Tag Archives: urban life

The Parking Lot Attendant by Nafkote Tamirat

The Parking Lot AttendantTitle: The Parking Lot Attendant
Author: Nafkote Tamirat
Publisher: Henry Holt and Co.
ISBN: 978-1250128508
Genre: Literary Fiction
Pages: 240
Source: Publisher
Rating: 5 Stars

The Parking Lot Attendant is such a weird book at times and maybe because of all its oddities it works brilliantly for the reader in so many places. The plot is this: An unnamed young woman (a lot of unnamed narrators or protagonists in books these days), who has just recently become a resident on the island of B with her father tells the story of how things came to be. Of why she and her father had to come to this Utopian styled community, leaving their home in Boston. That essentially is the crux of the story. No wait. There is more.

 

There is Ayale, the shady parking lot owner in his mid-thirties who the woman was attracted to while she was living in Boston. Their life as Ethiopians in Boston (this has to be mentioned. You will know why when you read the book). The book is about the woman and her relationship with Ayale, her father and how she has to flee the country with her father. I can’t give away any spoilers, but I guess you get the drift.

 

Tamirat’s writing is refreshing. It doesn’t mostly follow the linearity of time – things happen and jump from one time track to another, so it does take a lot to get into the book, but once you get the hang of the events, it is an easy ride. The story seems awkward but it is anything but that.

 

There is a lot going on – coming of age, the woman’s relationship with her father, the commune and its principles (will almost make you relate to the world we live in) and Ayale’s relationship with the woman (which is so twisted that you have to read it to believe it). “The Parking Lot Attendant” is engaging, stumbles at times, confusing as well, but redeems itself beautifully with the writing and characters. I loved it nonetheless.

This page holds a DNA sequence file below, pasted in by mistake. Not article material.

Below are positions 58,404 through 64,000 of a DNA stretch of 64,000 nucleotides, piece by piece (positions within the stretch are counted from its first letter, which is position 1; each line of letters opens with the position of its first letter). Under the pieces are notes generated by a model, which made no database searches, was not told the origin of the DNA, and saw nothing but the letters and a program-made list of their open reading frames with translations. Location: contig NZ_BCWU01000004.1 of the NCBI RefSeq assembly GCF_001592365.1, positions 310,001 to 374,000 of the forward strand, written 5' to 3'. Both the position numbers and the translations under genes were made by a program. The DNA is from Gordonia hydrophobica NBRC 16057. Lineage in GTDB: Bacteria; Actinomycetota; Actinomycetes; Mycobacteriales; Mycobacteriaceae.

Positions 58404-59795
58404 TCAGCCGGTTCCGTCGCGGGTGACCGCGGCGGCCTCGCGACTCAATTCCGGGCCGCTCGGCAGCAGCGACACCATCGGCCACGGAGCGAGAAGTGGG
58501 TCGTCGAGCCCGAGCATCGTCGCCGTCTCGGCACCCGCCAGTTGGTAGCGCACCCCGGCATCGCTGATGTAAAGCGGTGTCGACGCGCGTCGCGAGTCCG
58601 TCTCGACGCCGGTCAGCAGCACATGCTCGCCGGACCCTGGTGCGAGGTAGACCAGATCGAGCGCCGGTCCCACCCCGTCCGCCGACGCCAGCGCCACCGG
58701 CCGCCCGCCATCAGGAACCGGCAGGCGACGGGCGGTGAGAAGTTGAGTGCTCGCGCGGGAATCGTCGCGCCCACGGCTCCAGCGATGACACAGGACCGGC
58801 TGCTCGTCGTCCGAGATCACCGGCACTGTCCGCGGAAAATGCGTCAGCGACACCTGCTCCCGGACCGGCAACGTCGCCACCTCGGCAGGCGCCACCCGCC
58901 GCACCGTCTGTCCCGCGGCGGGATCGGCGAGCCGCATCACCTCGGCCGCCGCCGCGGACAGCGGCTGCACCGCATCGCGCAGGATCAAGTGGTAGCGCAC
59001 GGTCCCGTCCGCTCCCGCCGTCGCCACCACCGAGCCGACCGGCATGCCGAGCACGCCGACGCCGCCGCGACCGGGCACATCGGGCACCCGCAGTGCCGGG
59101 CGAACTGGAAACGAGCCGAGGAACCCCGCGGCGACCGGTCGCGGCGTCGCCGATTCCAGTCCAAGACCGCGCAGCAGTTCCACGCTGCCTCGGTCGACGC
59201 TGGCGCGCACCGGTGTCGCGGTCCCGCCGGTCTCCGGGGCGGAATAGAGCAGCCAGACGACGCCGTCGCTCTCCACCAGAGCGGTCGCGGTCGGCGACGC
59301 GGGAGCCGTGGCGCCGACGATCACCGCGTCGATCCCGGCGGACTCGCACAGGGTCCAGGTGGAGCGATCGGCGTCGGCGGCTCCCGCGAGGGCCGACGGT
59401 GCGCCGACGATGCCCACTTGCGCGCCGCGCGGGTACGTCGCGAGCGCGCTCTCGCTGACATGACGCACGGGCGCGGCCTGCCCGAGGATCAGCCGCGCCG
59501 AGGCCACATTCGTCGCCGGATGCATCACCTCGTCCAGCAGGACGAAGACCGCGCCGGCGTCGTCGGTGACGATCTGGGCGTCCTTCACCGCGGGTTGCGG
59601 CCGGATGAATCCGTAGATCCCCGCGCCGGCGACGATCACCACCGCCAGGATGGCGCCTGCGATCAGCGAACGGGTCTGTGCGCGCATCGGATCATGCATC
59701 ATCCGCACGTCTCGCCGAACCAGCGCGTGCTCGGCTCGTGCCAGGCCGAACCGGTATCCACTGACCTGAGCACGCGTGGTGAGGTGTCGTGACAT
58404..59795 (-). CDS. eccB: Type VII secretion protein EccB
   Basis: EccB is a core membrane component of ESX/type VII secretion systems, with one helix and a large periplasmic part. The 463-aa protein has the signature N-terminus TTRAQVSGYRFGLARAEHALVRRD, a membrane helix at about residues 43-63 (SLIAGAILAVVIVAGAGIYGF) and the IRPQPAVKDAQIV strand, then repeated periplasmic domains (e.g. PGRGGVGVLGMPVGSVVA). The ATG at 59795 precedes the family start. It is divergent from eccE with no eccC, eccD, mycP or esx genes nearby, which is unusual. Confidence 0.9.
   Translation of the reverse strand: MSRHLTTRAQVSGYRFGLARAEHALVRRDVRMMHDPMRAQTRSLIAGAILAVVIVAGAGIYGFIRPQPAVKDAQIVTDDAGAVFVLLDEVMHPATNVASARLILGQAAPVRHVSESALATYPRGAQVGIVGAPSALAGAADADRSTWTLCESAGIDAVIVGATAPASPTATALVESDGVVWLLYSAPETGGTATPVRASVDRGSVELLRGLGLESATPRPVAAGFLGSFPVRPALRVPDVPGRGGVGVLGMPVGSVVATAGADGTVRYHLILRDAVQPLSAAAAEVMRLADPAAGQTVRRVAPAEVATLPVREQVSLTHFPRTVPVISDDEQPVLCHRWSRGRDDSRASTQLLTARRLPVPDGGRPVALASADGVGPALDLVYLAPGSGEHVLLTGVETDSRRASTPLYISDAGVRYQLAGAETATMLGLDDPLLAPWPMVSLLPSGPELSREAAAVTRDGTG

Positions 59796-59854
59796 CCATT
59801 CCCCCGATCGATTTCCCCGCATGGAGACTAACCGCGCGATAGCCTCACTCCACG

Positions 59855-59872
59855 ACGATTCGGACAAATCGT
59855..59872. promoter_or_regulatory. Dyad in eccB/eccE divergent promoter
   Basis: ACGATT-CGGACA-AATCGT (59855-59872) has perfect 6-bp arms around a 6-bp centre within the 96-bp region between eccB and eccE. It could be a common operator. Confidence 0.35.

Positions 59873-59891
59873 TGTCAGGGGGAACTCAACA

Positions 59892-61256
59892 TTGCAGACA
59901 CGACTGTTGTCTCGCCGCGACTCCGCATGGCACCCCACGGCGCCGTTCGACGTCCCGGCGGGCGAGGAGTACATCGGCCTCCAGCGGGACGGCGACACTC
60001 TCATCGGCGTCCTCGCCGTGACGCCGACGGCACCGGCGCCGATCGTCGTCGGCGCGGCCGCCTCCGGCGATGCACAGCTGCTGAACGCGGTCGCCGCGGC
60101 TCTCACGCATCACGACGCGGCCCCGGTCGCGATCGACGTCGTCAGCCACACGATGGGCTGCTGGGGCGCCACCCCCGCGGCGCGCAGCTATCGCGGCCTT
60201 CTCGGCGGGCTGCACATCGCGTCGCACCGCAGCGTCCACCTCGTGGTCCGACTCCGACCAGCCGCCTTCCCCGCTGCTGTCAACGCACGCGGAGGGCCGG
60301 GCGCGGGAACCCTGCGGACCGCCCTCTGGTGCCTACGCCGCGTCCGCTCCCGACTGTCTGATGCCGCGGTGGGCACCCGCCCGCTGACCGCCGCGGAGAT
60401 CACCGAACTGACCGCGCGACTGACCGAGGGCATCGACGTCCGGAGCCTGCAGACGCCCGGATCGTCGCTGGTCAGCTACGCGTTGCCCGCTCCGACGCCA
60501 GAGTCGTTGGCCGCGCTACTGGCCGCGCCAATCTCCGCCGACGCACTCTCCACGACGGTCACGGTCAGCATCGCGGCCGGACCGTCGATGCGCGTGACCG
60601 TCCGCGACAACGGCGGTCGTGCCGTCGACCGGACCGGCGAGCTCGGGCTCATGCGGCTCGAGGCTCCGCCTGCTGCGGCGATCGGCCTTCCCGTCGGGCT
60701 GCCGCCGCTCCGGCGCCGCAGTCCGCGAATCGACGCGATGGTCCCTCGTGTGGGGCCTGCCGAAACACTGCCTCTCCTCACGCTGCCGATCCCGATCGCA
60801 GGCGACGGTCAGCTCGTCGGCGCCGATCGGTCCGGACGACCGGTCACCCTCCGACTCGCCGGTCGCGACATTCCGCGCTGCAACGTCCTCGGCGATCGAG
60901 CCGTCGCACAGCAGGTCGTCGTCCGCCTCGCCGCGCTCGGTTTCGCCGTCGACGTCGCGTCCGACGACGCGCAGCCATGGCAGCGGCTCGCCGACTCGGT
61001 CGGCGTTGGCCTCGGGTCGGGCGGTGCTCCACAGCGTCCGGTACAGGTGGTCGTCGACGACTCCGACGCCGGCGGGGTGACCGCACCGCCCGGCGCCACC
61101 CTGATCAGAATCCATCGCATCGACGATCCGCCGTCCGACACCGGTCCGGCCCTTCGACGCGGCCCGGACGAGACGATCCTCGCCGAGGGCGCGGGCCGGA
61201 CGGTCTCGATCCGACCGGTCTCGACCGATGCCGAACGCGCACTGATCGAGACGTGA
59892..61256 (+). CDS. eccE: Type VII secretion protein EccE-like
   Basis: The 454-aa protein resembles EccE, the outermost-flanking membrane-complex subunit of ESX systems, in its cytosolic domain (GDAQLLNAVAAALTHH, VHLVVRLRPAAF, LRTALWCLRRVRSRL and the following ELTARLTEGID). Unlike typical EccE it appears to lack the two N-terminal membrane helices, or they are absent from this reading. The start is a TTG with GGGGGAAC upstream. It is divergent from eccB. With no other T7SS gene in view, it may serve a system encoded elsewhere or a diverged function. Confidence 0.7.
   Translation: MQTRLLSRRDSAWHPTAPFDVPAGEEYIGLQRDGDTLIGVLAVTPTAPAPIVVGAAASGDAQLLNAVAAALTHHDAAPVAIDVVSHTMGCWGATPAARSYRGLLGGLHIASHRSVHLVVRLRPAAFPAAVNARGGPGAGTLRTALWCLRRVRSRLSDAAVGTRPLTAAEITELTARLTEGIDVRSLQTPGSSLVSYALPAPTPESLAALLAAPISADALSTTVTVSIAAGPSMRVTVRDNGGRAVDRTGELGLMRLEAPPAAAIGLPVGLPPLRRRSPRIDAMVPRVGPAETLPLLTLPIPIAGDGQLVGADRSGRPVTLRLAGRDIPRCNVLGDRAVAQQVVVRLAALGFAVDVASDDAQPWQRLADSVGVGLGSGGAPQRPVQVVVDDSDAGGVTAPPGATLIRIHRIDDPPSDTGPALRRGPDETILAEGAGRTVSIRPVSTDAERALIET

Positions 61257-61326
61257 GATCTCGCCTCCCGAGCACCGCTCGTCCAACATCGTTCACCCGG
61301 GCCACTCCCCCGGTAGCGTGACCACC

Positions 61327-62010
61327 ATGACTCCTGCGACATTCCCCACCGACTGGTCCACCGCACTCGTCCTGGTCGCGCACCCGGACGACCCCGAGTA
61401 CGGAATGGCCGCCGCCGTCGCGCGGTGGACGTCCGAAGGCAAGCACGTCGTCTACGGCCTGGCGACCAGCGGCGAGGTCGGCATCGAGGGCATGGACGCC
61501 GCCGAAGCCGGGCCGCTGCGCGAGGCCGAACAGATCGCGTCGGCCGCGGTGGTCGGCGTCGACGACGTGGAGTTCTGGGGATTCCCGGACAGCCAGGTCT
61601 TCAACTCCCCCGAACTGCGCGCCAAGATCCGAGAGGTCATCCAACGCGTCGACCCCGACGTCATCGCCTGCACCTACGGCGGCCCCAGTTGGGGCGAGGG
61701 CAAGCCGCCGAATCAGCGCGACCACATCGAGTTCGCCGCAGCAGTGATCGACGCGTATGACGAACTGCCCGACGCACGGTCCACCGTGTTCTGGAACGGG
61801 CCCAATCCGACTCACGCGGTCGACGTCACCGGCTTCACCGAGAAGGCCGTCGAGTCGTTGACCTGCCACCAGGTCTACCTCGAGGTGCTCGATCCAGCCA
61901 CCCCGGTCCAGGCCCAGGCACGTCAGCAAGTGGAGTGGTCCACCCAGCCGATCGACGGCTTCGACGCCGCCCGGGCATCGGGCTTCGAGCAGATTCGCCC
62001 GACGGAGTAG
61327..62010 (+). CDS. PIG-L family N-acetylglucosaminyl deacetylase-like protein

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Crowded Rooms: Stories by Premnath

I guess I have never enjoyed reading short stories as much as I enjoyed reading this collection by Premnath. Crowded Rooms is sure going to haunt me for a while and that too quite strongly if I may add. Why you ask? Well for one the 9 stories in this book are not your usual run-of-the-mill tales and second they have what it takes to make the reader ponder long after you have finished reading the book.

Everyone seemed to be calling everyone and there was no explanation why”. Consider this line. It is simple and yet so stark. It defines the way we are living and yet so effectively. This is from the first story in the book “The Room with the Lamps” and is about Maya and her lamps and one crazy night in the city. About meaningless vandalism and how guilt makes people do senseless things – for no rhyme or reason.

It wasn’t a surprise to see and realize that every story was centred around and was about urban existence. About how we value our possessions and may be are so entwined in them that we fail to see life for what it is.

Where were all the beautiful, people, the sunny beaches, the chatty hosts, the trees and the mountains?”  This line is from the second story in the book, “TV is Good”, and is about an angry television that comes looking for his master who dared to turn him off. And another one of an Office Memo coming to life – dreamlike metaphors and holds such truths for our times. While in, “The Chronicles of a Saturday Evening” something unseemingly occurs that leads to to people coming close. One of the best stories in the entire collection.

 The stories as the title suggests are about spaces – the ones that we inhabit and the ones that we forget to look or think about along the way. The stories encapsulate lives we have seemed to forgotten – the small joys and sometimes the small bites of pang that surface unexpectedly.

Crowded Rooms: Stories; Premnath; Penguin India; Rs. 199